More than 80,000 poor women farmers from around the world have protested as part of ActionAid's HungerFREE campaign, demanding the right to land to help end hunger.
"There is no quick fix to ending hunger, but there is a long-term solution. Women's access and control over land is the answer," said Everjoice Win, ActionAid's Head of Women's Rights on the eve of International Women's Day. "In poor countries, it is women who grow most of the food but rights to help them are not guaranteed.
"We need to invest in women farmers as they are the ones putting food on the table. Governments need to support them by promoting and protecting their rights to access and control land. They need to help them farm with improved irrigation, equipment and seeds. This will help reduce hunger and make families and countries more food secure."
Women produce 60-80 per cent of the food in developing countries but own only one per cent of the land . Without secure tenure it is difficult for women to borrow small amounts of money to buy seeds and other essential inputs. Women are often excluded from training and farmer's cooperatives. Lack of knowledge about their rights makes them vulnerable to land grabbing and disinheritance.
In The Gambia, for instance, farming is often the only means of survival but most women taking part in ActionAid's HungerFREE campaign said that they owned no land and felt they were being exploited by landowners.
"Women are disillusioned," said Aja Isatou Fayinkeh, mother of seven in Basse, Upper River Region. "We are like foreigners in our own country. We barely own any land. We borrow land and after it has been given to us, we work on it, and then the owners come and take it back when they feel like it. This is very disheartening because farming is not easy. It takes lots of sacrifice."
The food crisis means there is now an urgent need for structural solutions to end hunger. Over the last two years, the average price of food in developing countries has risen by 80 per cent, according to the World Bank.
The price of wheat has increased by 107 per cent, rice by 38 per cent and maize by 76 per cent. The number of people living in hunger is now almost one billion, according to the Food and Agricultural Organisation's latest edition of its global hunger report.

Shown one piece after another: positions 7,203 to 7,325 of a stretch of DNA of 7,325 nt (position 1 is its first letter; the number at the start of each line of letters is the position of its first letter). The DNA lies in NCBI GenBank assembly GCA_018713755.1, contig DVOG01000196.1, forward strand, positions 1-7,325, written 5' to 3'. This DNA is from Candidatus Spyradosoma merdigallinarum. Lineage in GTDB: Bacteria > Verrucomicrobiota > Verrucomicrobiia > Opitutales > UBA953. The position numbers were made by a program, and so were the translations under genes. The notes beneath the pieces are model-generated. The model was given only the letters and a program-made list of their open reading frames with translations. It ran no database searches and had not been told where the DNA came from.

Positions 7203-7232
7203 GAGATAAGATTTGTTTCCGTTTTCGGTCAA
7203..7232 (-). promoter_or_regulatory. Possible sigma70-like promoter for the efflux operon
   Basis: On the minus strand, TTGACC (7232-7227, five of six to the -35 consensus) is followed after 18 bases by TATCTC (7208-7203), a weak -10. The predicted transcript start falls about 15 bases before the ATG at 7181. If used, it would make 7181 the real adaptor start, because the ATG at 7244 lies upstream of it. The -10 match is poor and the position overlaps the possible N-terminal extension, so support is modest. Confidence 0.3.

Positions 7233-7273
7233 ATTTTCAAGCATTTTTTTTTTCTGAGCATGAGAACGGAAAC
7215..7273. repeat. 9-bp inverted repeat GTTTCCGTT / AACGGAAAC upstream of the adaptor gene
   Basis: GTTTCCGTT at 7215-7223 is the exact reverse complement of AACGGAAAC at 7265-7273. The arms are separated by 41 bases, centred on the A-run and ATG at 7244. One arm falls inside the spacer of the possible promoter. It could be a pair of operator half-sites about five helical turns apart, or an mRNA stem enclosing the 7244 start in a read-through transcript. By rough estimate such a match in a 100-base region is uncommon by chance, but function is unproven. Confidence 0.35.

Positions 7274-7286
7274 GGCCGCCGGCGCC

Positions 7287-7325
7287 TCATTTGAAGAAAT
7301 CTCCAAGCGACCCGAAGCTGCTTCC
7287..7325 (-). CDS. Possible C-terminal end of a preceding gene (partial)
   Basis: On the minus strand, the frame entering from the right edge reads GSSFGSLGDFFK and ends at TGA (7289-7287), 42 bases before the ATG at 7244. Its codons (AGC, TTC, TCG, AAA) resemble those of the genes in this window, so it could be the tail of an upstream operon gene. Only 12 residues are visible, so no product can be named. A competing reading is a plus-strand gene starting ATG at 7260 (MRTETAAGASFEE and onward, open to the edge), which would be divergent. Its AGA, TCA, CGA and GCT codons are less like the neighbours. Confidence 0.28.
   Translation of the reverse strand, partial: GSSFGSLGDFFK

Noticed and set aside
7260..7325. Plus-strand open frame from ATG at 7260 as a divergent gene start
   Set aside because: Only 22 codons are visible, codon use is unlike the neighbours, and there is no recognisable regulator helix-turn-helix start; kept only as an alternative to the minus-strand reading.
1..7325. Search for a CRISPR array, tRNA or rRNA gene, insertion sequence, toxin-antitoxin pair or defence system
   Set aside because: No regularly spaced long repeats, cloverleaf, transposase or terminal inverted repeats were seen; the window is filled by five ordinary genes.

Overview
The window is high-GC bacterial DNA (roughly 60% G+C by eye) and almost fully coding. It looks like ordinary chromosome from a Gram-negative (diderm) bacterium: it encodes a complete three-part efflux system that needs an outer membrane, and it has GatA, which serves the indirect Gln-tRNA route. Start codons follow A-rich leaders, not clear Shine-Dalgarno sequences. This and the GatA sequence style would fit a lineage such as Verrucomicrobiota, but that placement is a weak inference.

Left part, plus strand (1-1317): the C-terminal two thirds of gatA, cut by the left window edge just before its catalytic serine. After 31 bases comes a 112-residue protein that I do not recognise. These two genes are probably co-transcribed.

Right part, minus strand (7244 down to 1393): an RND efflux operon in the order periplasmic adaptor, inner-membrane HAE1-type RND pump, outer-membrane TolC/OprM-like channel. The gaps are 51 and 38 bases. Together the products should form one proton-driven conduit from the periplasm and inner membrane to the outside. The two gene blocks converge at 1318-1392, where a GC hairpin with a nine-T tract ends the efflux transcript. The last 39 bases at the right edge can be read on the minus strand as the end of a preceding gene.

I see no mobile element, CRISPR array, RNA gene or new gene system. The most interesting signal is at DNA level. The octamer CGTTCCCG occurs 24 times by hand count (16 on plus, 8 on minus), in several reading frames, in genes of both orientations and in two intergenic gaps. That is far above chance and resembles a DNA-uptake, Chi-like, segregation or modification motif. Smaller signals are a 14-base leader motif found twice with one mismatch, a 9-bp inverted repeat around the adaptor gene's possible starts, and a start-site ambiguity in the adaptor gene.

ActionAid's HungerFREE campaign, mobilising women farmers across Africa, Asia and Latin America, is helping to bring real and lasting solutions to end hunger.
As a result of the campaign, 120 women in the Dalit community have been granted title deeds to one acre of agricultural land in the Cuddapah district of Andhra Pradesh, India.
In Nepal, there is a commitment from key politicians to enshrine women's land rights in the new constitution.
In Gambia, 3,000 women have received land. Local chiefs and district governors have made concrete commitments to women on land.
In Northern Malawi, 300 women have successfully managed to convince traditional leaders to allocate them land.
"We want rural women to have much more visibility and to be heard when they speak out," said Graça Machel, while marching with Mozambican women in Maputo last year.
Machel is an avid supporter of women's development. "We want them to have a voice, particularly in decision making because they are usually left out. These women are leaders with extraordinary qualities. We can't let this desperation keep them down."
HungerFREE Women Speak Out - a photo exhibition capturing the stories of women taking part in ActionAid's campaign is being launched in ten countries to mark International Women's Day. It will travel globally to raise awareness and support for women's land rights.
Note to Editors:
The following countries launched HungerFREE Women campaigns from October - December 2008: Uganda, Mozambique, The Gambia, Sierra Leone, Senegal, South Africa, Democratic Republic of Congo, Zimbabwe, Vietnam, Bangladesh, Pakistan, Nepal, India, Nicaragua, Peru and Guatemala.
FOR MEDIA INQUIRIES
Contact: In London, Sarah Gillam tel. +44 773 888 4014
In Johannesburg, Irene Ndiritu tel. +27 84 542 8441
Content available for use:
Photographs and case studies of women taking action from 10 countries in Africa, Asia and Latin America. See: http://www.actionaid.org.uk/media/pictures/
See video of women's stories and campaign mobilisations on www.hungerfreeplanet.org
For VNR and rush tapes, contact Peter Murphy, International Video Producer at +44 20 7561 7534 or Peter.Murphy@actionaid.org
For policy information see:
Further information about the ActionAid HungerFREE campaign and HungerFREE Women Speak Out photo exhibition at: www.actionaid.org/hungerfree